‘We’ve got regional Victoria opening up. People should be positive and optimistic this strategy is working, and therefore, let’s not any of us do anything to undermine that.’  

The cluster which has impacted the five households in Hallam, Clyde, Narre Warren South and Cranbourne North, first emerged on September 4

The cluster which has impacted the five households in Hallam, Clyde, Narre Warren South and Cranbourne North, first emerged on September 4

The cluster which has impacted the five households in Hallam, Clyde, Narre Warren South and Cranbourne North, first emerged on September 4

A surge of cases in the Casey and Dandenong area has been linked back to five households in the Afghan community.

As residents in the city are still under strict Stage Four lockdown, it is thought the infected group may have breached the stay-at-home orders. 

Health authorities are scrambling to track and trace the new surge in cases, and the Victorian government has begun a recruitment drive which sees retired officers re-enlisted to bolster the state’s frontline virus efforts. 

‘Members of those households visiting other households,’ Department of Health and Human Services COVID-19 testing commander Jeroen Weimar said.

‘It is that limited amount of contact, relatively infrequent contact between these five households that has now meant that we have 34 people in five houses experiencing or living with a very real threat of the coronavirus.’

The cluster – impacting five households in Hallam, Clyde, Narre Warren South and Cranbourne North – first emerged on September 4. 

Cases in the southeast have now spread to Dandenong Police Station and a number of industrial work sites. 

The Casey and Dandenong cluster is testing the capacity of COVID-detectives. Pictured: Heath workers are seen at a coronavirus testing centre in Cranbourne on September 17

The Casey and Dandenong cluster is testing the capacity of COVID-detectives. Pictured: Heath workers are seen at a coronavirus testing centre in Cranbourne on September 17

The Casey and Dandenong cluster is testing the capacity of COVID-detectives. Pictured: Heath workers are seen at a coronavirus testing centre in Cranbourne on September 17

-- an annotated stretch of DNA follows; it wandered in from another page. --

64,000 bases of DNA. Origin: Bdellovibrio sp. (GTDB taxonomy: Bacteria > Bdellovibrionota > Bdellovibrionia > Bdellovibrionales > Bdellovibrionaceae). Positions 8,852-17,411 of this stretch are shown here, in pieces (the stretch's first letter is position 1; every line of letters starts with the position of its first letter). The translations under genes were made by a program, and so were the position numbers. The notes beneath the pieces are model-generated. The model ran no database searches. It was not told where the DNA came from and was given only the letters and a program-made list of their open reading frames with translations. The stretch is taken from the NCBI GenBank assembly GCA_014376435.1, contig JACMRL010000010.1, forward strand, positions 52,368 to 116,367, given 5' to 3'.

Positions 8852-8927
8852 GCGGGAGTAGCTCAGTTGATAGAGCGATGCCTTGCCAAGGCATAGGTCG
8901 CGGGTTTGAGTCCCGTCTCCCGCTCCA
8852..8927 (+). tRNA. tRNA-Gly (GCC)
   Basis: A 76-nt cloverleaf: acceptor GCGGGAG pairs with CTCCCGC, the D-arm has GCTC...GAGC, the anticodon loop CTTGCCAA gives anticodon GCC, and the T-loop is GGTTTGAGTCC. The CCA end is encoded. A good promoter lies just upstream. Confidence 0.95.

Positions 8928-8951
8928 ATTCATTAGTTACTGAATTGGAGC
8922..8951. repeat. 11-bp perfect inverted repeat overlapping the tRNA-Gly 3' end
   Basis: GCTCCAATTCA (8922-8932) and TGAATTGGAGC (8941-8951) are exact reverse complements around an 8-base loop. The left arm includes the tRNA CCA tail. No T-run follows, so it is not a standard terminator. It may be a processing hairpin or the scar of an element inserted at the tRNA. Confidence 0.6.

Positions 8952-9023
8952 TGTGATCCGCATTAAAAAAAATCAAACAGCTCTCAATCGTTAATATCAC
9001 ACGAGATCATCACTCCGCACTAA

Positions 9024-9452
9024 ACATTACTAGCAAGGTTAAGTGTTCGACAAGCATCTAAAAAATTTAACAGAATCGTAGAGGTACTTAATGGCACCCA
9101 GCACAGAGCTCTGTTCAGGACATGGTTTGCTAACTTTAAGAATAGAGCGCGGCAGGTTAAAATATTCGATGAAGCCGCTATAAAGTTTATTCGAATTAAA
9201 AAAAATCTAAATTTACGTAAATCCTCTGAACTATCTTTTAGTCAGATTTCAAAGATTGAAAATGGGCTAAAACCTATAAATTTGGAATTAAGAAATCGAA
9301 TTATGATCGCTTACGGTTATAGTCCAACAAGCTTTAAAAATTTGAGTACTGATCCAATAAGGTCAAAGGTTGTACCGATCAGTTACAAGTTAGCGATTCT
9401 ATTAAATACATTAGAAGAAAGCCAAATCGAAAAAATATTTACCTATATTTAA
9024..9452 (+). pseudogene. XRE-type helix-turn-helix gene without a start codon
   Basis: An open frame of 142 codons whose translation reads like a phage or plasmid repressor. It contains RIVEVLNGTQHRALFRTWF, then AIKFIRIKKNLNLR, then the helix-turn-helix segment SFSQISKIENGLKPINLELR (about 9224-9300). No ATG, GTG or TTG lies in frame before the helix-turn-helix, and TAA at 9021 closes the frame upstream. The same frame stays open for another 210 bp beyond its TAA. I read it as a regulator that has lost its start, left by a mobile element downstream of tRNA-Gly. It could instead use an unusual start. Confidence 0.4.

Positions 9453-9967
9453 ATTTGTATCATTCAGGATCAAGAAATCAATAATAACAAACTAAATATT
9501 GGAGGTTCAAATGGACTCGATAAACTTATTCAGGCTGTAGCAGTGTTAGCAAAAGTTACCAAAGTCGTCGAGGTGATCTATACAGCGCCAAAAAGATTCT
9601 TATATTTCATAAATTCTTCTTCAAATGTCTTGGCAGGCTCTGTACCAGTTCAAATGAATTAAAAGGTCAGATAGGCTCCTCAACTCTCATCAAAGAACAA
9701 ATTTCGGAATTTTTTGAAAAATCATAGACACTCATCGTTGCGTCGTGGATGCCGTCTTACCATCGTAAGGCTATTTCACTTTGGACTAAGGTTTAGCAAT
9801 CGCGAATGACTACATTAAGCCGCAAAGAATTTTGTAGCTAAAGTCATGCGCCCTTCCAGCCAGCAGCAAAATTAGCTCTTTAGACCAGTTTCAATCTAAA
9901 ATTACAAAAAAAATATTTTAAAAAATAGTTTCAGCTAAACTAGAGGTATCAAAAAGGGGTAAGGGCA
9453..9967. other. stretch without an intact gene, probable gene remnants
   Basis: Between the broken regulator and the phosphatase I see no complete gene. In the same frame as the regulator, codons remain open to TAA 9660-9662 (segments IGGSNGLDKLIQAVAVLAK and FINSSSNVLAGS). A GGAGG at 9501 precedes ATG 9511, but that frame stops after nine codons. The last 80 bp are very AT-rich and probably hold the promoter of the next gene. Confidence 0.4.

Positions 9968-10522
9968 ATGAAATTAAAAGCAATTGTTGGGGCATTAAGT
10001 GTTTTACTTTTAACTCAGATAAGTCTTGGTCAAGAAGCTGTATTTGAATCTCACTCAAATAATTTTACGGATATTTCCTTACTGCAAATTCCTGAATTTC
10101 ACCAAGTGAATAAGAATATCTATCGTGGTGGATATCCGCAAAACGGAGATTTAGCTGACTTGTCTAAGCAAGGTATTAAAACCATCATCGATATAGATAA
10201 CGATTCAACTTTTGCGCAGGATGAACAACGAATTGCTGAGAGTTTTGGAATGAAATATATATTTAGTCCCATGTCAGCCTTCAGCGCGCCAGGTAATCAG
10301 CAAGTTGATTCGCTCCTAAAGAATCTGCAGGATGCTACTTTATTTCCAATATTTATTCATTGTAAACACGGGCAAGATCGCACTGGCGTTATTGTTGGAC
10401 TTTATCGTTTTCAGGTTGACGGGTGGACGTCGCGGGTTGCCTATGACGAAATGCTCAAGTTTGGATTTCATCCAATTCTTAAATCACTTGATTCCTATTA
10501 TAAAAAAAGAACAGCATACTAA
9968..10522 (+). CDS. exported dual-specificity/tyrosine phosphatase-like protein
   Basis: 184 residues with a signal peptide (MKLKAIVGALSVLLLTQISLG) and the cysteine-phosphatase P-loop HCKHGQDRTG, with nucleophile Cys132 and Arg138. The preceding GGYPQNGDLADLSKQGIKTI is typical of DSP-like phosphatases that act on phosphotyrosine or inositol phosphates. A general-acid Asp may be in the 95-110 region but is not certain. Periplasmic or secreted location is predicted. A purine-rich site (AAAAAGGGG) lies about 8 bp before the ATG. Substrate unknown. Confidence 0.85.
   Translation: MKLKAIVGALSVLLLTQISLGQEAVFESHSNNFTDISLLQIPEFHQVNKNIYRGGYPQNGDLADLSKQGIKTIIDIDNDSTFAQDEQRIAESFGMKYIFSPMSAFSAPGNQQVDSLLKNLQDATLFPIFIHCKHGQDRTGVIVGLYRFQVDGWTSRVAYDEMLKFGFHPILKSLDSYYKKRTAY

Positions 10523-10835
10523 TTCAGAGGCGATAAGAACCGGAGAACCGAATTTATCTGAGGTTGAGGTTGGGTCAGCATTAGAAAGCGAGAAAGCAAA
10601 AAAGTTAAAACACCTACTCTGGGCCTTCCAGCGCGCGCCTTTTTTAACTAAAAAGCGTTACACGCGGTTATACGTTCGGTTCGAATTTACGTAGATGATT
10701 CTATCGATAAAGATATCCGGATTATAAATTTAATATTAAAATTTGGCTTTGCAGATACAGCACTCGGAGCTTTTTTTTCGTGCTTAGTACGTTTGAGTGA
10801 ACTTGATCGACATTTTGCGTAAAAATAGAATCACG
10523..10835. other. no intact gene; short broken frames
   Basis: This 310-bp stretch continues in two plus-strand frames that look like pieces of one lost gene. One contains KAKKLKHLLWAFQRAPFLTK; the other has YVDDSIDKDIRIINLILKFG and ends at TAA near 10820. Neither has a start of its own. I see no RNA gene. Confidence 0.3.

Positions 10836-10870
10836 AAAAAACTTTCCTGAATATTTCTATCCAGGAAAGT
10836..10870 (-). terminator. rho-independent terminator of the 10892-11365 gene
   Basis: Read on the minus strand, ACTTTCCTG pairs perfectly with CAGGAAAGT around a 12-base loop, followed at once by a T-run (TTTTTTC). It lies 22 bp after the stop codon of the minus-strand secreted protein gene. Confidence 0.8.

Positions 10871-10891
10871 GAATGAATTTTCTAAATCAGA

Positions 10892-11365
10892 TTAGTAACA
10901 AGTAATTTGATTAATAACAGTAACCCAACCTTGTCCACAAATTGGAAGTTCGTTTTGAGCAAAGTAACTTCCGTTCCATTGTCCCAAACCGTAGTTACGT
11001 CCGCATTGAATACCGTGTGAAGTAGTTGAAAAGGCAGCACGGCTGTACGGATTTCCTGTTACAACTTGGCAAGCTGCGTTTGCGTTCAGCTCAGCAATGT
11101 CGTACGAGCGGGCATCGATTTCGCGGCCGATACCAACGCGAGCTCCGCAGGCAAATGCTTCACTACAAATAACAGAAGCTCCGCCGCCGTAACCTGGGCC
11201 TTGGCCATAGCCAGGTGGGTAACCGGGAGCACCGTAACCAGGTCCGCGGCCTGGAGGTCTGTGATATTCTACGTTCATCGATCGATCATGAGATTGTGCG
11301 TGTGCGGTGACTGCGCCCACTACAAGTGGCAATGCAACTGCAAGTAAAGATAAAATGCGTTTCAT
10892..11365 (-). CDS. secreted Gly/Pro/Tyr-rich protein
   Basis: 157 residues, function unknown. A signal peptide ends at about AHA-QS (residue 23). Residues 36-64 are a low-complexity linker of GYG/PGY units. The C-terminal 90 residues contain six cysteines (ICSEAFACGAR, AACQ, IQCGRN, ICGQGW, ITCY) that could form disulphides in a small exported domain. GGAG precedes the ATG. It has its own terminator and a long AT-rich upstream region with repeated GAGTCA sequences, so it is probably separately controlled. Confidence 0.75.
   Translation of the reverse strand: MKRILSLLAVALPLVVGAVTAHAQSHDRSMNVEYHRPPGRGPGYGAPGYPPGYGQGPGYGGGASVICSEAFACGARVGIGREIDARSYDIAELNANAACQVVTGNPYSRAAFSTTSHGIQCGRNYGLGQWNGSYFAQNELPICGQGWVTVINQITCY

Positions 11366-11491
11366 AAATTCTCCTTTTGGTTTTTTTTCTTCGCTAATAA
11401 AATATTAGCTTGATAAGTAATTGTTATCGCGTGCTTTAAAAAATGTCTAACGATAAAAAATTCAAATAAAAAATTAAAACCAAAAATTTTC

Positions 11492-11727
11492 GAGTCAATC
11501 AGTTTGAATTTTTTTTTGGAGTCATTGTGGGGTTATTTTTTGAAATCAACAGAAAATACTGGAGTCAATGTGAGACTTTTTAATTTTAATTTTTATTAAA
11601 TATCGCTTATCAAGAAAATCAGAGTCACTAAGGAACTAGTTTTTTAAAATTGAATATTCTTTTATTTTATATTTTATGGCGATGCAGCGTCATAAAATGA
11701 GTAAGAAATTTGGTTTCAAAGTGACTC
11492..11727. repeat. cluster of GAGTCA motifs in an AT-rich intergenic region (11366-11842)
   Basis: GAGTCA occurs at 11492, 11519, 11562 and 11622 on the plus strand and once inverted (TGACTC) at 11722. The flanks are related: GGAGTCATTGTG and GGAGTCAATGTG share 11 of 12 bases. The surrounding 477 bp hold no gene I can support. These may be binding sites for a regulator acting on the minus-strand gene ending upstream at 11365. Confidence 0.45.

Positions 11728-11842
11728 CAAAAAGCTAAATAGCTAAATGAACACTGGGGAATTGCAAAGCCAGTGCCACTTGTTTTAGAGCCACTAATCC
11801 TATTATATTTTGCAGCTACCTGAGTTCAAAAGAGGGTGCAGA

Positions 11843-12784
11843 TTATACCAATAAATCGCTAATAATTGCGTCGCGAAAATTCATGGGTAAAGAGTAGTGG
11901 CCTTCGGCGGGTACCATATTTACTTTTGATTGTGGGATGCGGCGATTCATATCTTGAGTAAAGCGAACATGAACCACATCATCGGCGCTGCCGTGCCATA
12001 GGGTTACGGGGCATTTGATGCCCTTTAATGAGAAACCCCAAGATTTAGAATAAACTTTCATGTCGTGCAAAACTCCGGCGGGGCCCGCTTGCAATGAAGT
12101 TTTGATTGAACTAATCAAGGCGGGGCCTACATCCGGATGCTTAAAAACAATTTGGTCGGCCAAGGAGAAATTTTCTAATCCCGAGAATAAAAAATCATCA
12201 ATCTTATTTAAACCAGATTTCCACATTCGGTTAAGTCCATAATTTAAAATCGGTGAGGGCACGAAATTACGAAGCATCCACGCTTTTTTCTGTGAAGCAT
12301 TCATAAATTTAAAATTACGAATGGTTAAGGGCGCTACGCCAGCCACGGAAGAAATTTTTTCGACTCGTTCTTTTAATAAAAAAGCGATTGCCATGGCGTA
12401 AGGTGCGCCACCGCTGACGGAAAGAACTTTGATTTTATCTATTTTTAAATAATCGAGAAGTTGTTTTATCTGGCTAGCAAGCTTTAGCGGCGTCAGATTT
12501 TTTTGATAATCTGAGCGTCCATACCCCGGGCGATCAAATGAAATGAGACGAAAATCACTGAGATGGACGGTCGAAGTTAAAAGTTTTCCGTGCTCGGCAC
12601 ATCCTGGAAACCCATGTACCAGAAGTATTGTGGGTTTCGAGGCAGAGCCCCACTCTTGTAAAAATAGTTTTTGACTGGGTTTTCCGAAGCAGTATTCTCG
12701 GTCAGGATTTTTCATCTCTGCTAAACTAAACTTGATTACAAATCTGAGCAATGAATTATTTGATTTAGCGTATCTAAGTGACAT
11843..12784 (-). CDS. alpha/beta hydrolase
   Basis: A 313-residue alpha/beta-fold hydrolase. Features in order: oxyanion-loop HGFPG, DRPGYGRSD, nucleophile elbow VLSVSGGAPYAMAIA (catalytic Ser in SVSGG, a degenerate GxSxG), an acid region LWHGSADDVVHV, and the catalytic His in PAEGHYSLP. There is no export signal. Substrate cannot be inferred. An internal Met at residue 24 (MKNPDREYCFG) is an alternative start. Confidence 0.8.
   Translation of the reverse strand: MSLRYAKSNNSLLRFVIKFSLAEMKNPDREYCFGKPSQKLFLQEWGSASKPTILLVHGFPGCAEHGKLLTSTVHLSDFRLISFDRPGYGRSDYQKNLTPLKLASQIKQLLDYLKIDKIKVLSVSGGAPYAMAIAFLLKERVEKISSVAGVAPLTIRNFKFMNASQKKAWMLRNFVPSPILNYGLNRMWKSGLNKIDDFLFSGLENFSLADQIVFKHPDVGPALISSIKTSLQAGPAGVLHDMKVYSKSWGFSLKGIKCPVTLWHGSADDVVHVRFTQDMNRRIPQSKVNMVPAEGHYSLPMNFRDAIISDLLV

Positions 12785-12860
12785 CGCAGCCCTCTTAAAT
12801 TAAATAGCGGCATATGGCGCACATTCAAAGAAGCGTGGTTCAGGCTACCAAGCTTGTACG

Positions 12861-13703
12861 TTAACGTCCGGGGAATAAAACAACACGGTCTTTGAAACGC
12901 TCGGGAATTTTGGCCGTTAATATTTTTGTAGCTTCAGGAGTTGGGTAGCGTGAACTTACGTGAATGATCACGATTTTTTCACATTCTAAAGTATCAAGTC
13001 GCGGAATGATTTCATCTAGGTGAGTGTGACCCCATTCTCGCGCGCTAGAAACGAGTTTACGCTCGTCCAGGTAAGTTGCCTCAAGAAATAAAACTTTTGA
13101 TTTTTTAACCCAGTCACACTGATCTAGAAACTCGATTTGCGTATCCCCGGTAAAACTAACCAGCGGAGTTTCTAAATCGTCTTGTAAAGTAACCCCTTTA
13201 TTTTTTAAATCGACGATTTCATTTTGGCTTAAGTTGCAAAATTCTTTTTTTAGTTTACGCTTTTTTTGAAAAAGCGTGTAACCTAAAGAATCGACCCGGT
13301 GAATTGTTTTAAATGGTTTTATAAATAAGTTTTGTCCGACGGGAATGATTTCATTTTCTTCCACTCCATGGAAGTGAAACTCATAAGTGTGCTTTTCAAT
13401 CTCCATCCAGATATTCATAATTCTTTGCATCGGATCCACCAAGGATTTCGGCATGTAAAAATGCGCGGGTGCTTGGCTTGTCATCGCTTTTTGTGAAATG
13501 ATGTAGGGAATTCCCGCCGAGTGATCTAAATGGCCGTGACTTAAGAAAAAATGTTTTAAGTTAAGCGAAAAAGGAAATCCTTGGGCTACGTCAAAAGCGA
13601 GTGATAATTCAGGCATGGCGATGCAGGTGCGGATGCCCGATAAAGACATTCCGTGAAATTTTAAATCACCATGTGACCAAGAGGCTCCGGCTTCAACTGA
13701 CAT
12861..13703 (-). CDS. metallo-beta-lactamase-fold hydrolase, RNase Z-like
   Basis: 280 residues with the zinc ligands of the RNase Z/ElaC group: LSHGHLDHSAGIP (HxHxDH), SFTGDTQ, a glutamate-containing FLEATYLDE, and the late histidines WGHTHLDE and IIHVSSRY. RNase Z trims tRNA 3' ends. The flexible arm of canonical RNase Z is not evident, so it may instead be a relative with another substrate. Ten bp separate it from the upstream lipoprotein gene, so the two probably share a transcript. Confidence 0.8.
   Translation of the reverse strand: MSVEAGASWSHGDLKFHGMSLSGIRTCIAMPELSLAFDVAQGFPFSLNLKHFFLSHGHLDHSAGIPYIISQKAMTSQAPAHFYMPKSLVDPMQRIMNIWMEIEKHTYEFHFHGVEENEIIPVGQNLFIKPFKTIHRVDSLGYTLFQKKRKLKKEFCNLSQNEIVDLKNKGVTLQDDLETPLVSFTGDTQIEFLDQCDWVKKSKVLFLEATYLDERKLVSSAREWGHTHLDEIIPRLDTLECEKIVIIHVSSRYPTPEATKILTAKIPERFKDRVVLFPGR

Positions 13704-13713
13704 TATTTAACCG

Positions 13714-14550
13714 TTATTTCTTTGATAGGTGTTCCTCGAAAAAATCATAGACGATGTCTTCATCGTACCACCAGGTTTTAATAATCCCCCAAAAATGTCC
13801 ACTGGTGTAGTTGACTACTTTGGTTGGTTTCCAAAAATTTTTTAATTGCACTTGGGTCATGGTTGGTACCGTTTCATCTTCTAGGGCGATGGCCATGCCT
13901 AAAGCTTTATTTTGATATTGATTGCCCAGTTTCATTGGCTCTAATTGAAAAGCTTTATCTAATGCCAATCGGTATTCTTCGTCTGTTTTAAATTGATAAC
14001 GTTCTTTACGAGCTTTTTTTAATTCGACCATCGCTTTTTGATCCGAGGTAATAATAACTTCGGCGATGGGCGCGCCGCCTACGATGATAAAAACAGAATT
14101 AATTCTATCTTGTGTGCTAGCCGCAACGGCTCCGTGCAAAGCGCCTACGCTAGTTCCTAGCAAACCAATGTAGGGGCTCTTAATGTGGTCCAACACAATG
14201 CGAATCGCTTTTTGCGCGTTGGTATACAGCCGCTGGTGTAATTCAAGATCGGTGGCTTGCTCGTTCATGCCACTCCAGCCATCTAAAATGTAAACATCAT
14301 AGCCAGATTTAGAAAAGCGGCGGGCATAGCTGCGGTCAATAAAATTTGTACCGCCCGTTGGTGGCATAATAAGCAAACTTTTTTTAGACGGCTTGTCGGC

The success of Melbourne's ongoing lockdown could be at risk with a new cluster in the southeast of the city. Pictured: A coronavirus testing centre in Cranbourne on September 17

The success of Melbourne's ongoing lockdown could be at risk with a new cluster in the southeast of the city. Pictured: A coronavirus testing centre in Cranbourne on September 17

The success of Melbourne’s ongoing lockdown could be at risk with a new cluster in the southeast of the city. Pictured: A coronavirus testing centre in Cranbourne on September 17

Premier Daniel Andrews on Friday said the actions of the family’s involved in the cluster was ‘disappointing’. 

‘Five kilometres is one thing and visiting others is the real issue here,’ he said. 

‘The rules are in place for a reason and anyone who undermines this, undermines the entire strategy and it means the rules will be on for longer.’ 

The Victorian leader, however, ruled out fines for the group, telling reporters it may discourage others from being completely honest with contact tracers. 

‘I know many Victorians, when you see examples of people not following the rules, that’s disappointing, it makes you angry,’ Mr Andrews said.

‘You need to look at the bigger picture here.

‘We don’t want a situation where people don’t have a sense of confidence and indeed, you know, the sense they’re obliged to tell us the full story as quickly as possible. That’s what we need.’ 

Despite the new cluster, Victoria’s overall case numbers are continuing to decline. 

A man with a dog is seen being questioned by two police officers in the Dandenong area

A man with a dog is seen being questioned by two police officers in the Dandenong area

A man with a dog is seen being questioned by two police officers in the Dandenong area